The Rangers are here and they aren’t going away. They put together a sweep against the Mariners, and firmly put themselves in contention for a Wild Card spot.

Many factors play into that, but none bigger than the pitching staff. But are the pitchers ready to lead this team into a mid-season push? Yes and no, because there is one player that not many are considering, but is gaining momentum throughout the league.

Mike Minor and Lance Lynn have been the Bulldogs of the rotation. Before Drew Smyly earned his first win against the Angels, Minor and Lynn were the only pitchers for the Rangers to record a quality start. Lynn and Minor are averaging 6 innings per start combined and 6.3 strikeouts per start. They are the best things to happen to the Texas Rangers since sliced bread, but they need help from the rest of the group.

Manager Chris Woodward has also been experimenting with an opener recently, using Jesse Chavez and Jose Leclerc in certain situations to gain an advantage for the game. So far it has worked well, with Chavez’s recent “opening” being 1.2 innings and only giving up a hit against the Mariners. Leclerc opened the game against St Louis, going 1 inning with 2 strikeouts. It has worked lately, but eventually, you will need a late rotation pitcher like Drew Smyly, Shelby Miller or Adrian Sampson to start and go 6 or 7 innings for the team, and that’s not a great ask at this point, which brings me to my next point.

Dallas Keuchel is a name that’s been thrown around lightly in the early part of the season. He still hasn’t signed a deal with a team yet, mainly due to the draft compensation attached to him. If Texas were to sign him before June 1st, the team would relinquish pick number 41 in this year’s 2019 MLB draft to the Houston Astros. That’s not very enticing but stay with me here. Pick number 41 is the 8th pick in the 2nd round. That pick could be a pitcher, and they could turn out to be a good prospect, but the odds of that prospect helping you win within the next 2-4 seasons are slim. All stipulations would disappear after midnight on June 2nd, however.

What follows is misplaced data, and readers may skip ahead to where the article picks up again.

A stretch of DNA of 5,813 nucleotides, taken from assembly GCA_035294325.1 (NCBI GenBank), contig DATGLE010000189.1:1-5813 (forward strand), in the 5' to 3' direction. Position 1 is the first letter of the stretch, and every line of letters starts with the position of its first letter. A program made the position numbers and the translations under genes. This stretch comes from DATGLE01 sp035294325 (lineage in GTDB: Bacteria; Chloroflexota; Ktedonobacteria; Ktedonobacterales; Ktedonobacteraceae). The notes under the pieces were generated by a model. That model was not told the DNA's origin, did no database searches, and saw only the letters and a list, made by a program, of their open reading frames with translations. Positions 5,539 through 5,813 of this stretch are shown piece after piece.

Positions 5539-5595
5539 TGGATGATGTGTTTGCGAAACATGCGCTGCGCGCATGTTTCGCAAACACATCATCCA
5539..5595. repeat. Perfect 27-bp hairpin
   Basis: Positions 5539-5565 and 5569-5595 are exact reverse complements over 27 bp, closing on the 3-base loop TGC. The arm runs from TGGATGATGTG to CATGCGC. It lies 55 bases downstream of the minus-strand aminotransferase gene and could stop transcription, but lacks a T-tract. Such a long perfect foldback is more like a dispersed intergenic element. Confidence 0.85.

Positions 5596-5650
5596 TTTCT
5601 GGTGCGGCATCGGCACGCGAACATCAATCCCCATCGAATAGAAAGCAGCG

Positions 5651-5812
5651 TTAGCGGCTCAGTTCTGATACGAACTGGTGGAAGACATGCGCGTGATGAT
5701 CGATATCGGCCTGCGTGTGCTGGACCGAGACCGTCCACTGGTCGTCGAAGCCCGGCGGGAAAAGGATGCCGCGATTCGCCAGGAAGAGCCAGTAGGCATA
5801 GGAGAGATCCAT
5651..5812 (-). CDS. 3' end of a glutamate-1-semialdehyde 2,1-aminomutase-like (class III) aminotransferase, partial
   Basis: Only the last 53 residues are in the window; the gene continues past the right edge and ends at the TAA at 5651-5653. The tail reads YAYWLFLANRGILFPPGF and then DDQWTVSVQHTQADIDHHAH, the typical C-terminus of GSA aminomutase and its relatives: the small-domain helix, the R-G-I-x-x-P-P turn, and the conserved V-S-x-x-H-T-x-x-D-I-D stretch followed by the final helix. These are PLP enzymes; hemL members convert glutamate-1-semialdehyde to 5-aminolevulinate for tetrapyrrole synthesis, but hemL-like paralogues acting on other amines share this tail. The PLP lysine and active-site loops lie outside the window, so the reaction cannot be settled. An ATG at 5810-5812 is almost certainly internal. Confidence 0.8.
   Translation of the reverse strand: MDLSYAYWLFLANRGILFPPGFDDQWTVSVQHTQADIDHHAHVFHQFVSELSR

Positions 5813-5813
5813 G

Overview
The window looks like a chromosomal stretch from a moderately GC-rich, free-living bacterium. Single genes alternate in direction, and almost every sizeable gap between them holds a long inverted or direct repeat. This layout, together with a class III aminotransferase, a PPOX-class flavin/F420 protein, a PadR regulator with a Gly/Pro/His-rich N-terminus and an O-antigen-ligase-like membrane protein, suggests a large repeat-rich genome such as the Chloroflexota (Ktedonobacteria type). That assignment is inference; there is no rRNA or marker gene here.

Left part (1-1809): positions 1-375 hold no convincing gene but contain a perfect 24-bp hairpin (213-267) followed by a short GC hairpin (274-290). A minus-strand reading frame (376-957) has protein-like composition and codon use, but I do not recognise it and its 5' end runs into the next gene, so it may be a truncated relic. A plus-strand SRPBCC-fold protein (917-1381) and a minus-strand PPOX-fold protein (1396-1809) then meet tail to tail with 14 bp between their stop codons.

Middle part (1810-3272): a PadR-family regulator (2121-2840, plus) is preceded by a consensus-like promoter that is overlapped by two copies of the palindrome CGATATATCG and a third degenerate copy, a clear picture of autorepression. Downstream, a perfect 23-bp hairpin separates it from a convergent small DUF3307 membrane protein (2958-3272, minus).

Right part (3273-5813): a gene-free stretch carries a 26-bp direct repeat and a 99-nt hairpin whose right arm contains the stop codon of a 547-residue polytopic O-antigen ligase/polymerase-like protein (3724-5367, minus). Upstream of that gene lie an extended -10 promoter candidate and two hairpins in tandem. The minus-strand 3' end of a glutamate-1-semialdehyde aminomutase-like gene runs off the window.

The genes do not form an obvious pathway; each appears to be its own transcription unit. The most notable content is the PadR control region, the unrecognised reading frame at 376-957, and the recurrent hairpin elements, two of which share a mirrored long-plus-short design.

In 2018, Keuchel finished 12-11, starting 34 games over the season which led all of MLB. He was durable though, having 204.2 innings pitched, 153 strikeouts against just 58 walks while facing 874 batters, which also led the MLB according to Remember, this was a down year for Dallas, as he still posted a 3.74 ERA for the year. Being 31 years old, you have to believe that he still has gas in the tank and many more innings to pitch.

The question is this though: Are the Texas Rangers willing to take the risk?

The Rangers could wait until midnight ET on June 2nd to make an offer, which by then would be competing with teams like the Yankees and Rays who have already been linked to him for his services. So Texas would have to put a substantial offer on the table in order for him to come to Texas. If Jon Daniels takes the shot and finds a way to sign Keuchel before June 1st, the Rangers are all in for the next couple of years. Reports before said he’s looking for a long term contract worth around $17-20 million per season, which is somewhat the rate for an effective #2 in the rotation.

Keuchel told Yahoo Sports’ Tim Brown early this month that he won’t “settle out of principle,” meaning he won’t sign just to sign a contract at a lower price than expected. So he’ll more than likely wait until all teams are in on him, turning it into a bidding war, which doesn’t sound great, but if we are win-now situation, the Rangers might want to throw their name in the hat.

Keuchel would easily be the 3rd best pitcher in this rotation with the potential to be the 2nd or even the best pitcher if he returns to his CY Young form. He would give the Rangers another left-handed pitcher that would be able to pitch deep into games, in turn saving the bullpen for later games.

The question at this point is if the Texas Rangers are willing to spend the money that’s necessary to acquire the veteran lefty.

Featured Image: 
Comments are closed.

Check Also

Rangers Shutout To Open Series, Home Stand

When you can’t score, you can’t win and the Rangers learned that the hard way as they were…